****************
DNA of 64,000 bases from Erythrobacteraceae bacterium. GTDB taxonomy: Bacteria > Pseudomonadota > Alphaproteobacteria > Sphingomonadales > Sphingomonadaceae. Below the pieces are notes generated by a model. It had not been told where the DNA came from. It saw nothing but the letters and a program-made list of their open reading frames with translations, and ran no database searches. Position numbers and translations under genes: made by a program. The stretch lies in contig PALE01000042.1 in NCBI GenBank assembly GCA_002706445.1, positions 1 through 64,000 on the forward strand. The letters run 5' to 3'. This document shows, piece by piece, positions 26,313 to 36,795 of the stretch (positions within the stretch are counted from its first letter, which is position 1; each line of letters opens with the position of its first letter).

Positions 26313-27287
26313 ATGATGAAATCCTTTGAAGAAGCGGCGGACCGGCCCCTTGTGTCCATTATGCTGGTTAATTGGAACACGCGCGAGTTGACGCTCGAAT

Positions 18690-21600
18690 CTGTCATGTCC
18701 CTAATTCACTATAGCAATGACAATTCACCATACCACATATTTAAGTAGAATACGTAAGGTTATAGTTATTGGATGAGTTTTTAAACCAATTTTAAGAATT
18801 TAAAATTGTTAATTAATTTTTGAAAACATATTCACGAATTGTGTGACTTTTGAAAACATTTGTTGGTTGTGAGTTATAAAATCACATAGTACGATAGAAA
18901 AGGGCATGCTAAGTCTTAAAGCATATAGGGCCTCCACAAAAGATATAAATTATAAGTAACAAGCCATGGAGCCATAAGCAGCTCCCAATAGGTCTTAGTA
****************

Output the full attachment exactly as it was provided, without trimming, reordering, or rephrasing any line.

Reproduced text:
DNA of 64,000 bases from Erythrobacteraceae bacterium. GTDB taxonomy: Bacteria > Pseudomonadota > Alphaproteobacteria > Sphingomonadales > Sphingomonadaceae. Below the pieces are notes generated by a model. It had not been told where the DNA came from. It saw nothing but the letters and a program-made list of their open reading frames with translations, and ran no database searches. Position numbers and translations under genes: made by a program. The stretch lies in contig PALE01000042.1 in NCBI GenBank assembly GCA_002706445.1, positions 1 through 64,000 on the forward strand. The letters run 5' to 3'. This document shows, piece by piece, positions 26,313 to 36,795 of the stretch (positions within the stretch are counted from its first letter, which is position 1; each line of letters opens with the position of its first letter).

Positions 26313-27287
26313 ATGATGAAATCCTTTGAAGAAGCGGCGGACCGGCCCCTTGTGTCCATTATGCTGGTTAATTGGAACACGCGCGAGTTGACGCTCGAAT

Positions 18690-21600
18690 CTGTCATGTCC
18701 CTAATTCACTATAGCAATGACAATTCACCATACCACATATTTAAGTAGAATACGTAAGGTTATAGTTATTGGATGAGTTTTTAAACCAATTTTAAGAATT
18801 TAAAATTGTTAATTAATTTTTGAAAACATATTCACGAATTGTGTGACTTTTGAAAACATTTGTTGGTTGTGAGTTATAAAATCACATAGTACGATAGAAA
18901 AGGGCATGCTAAGTCTTAAAGCATATAGGGCCTCCACAAAAGATATAAATTATAAGTAACAAGCCATGGAGCCATAAGCAGCTCCCAATAGGTCTTAGTA